Friday, 29 April 2011

Hydrographic Charting

A few things have cropped up in my inbox recently about charting.

The first one was about the perceived accuracy of electronic charts and the IHO survey which is running. Now accuracy of charts - or, more correctly, the accuracy of the source data - has been one of my career mantras. Metadata is oh, so, unsexy but so, so critical and often gets overlooked. Just because a chart is digital doesn't mean it's any better than a paper version. Indeed, just because a chart is metric doesn't necessarily mean it has any/much more data than the fathoms version. It's all down to fitness for purpose and the user knowing what they have. I've had many conversions with Mariners who have said (after they hit charted feature) "but I didn't know the paper chart wasn't on WGS84 Datum!" "Did you read the chart notes?" I'd enquire? "What chart notes?" was the response. Give me a brick wall and I'll bang my head against it.

The second one was a new book, The Electronic Chart which is now on its 3rd edition. ENC and ECDIS display issues are becoming quite a hot potato and I wonder how much this book covers it. Perhaps I should buy one and read it!

I'm also realising I'm not such a geek as I thought. Or perhaps I just hang out with geeks. On a recent car journey with an RN hydro surveyor he admitted that when shore-side the first person to spot a trig/benchmark had to be bought a beer. So it's not just me that goes around looking at pavements and walls then...

Sunday, 17 April 2011

Cardiff Benchmarks - Devon Trigs

Just enjoyed a very happy few days up in Cardiff with my girls. Met up with a surveying friend who showed us the sights. As you'd expect we managed to stumble across a few geo items...

Cardiff Bay has been extensively regenerated, but I liked the way the old was now part of the new development.

We sat to have lunch and realised we were perched on an Environment Agency benchmark.

Not sure why they didn't just use the benchmark across the road?

The Taff obviously floods here.

And today, in Devon, it's gloriously sunny. I was down to one child so lured her out with lunch at Otterton Mill, a Waitrose shop (!?) then trig pillar bagging. Three in one day is good going and Caitlin had some good map reading experience.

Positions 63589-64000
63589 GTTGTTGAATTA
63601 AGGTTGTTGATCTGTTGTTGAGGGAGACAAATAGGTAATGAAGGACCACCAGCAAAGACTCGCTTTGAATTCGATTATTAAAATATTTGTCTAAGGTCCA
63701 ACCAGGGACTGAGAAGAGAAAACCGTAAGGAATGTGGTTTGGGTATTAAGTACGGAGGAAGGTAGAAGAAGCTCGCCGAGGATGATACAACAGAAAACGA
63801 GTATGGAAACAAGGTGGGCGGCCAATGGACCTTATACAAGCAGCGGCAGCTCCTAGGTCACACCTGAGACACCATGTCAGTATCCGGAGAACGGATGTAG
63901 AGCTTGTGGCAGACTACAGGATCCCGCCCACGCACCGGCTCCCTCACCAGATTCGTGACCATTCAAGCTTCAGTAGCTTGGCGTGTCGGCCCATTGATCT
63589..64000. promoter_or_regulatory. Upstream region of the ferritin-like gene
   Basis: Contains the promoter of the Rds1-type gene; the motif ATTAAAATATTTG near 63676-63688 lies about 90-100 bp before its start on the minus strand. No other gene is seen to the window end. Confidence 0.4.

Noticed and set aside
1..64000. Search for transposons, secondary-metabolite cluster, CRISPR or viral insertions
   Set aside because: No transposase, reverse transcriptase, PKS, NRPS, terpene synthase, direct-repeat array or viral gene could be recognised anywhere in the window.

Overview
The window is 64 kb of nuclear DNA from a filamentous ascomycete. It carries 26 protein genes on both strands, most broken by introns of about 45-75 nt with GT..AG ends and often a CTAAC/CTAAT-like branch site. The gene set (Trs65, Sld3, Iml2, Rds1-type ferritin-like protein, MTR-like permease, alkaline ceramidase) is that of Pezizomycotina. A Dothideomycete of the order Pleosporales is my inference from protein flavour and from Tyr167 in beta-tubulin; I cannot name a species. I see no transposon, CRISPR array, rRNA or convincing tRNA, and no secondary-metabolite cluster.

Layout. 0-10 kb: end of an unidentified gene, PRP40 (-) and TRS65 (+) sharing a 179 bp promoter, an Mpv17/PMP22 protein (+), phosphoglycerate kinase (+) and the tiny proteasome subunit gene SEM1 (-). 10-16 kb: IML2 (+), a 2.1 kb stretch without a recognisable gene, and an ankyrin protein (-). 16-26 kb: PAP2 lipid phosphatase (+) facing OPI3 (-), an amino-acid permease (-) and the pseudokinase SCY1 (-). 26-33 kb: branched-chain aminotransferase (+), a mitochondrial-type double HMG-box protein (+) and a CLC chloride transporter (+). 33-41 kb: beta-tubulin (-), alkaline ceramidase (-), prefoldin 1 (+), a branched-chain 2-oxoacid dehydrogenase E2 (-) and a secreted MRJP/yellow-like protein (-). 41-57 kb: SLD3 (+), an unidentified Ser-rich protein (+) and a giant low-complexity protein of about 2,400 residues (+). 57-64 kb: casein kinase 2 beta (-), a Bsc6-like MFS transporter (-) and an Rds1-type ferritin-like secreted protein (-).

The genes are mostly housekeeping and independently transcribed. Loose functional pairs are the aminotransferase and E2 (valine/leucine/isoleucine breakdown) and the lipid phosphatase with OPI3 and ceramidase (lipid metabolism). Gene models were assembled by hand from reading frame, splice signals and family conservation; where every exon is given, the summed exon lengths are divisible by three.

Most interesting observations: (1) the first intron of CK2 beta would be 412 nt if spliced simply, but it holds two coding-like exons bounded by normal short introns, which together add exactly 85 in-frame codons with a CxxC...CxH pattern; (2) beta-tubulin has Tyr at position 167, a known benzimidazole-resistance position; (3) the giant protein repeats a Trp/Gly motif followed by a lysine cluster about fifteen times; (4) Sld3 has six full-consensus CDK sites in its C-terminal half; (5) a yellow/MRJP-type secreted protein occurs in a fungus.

Friday, 8 April 2011

AUV Treasures

Enjoyed a geeky day at Ocean Business on Wed. I had some business to conduct and valued the opportunity to be out of the office in what I consider to be a rich learning environment. Not only are there lots of gadgets to see, there are contacts both new and old to meet; providing oodles of tit bits into the world of hydrography and the broader marine world.

Spent some time talking with colleagues at NOC (National Oceanographic Centre) about their glider programme. I then got the best invitation of the day from a chap which was "do you want to come and see my big toys?" So we went down to one of the NOC labs and he gave me a whistle stop tour of their AUVs, Autonomous Underwater Vehicles. Not to be muddled, of course, with UAVs, Unmanned Aeronautical Vehicles.

They have three AUVs at NOC. Their first could only disappear for 4 days or so before the battery ran out.

The second would last at least twice as long and was rechargeable. It can dive to 6000m.

And their latest and greatest can travel 6000km, dive to 6000m and potentially last 6 months without a battery refresh/recharge. Impressive.

I chatted to CARIS about their oceanographic charting capacity (developing...), Lockhead Martin about their Sippican XBTs and XSVs, Fugro Pelagos about emerging geospatial opportunities,
Ferry Box, Shark, about their underwater technology, OSIL about equipment support etc. You can see the fun I had can't you?

Only a year until the next one now...Oceanology 2012.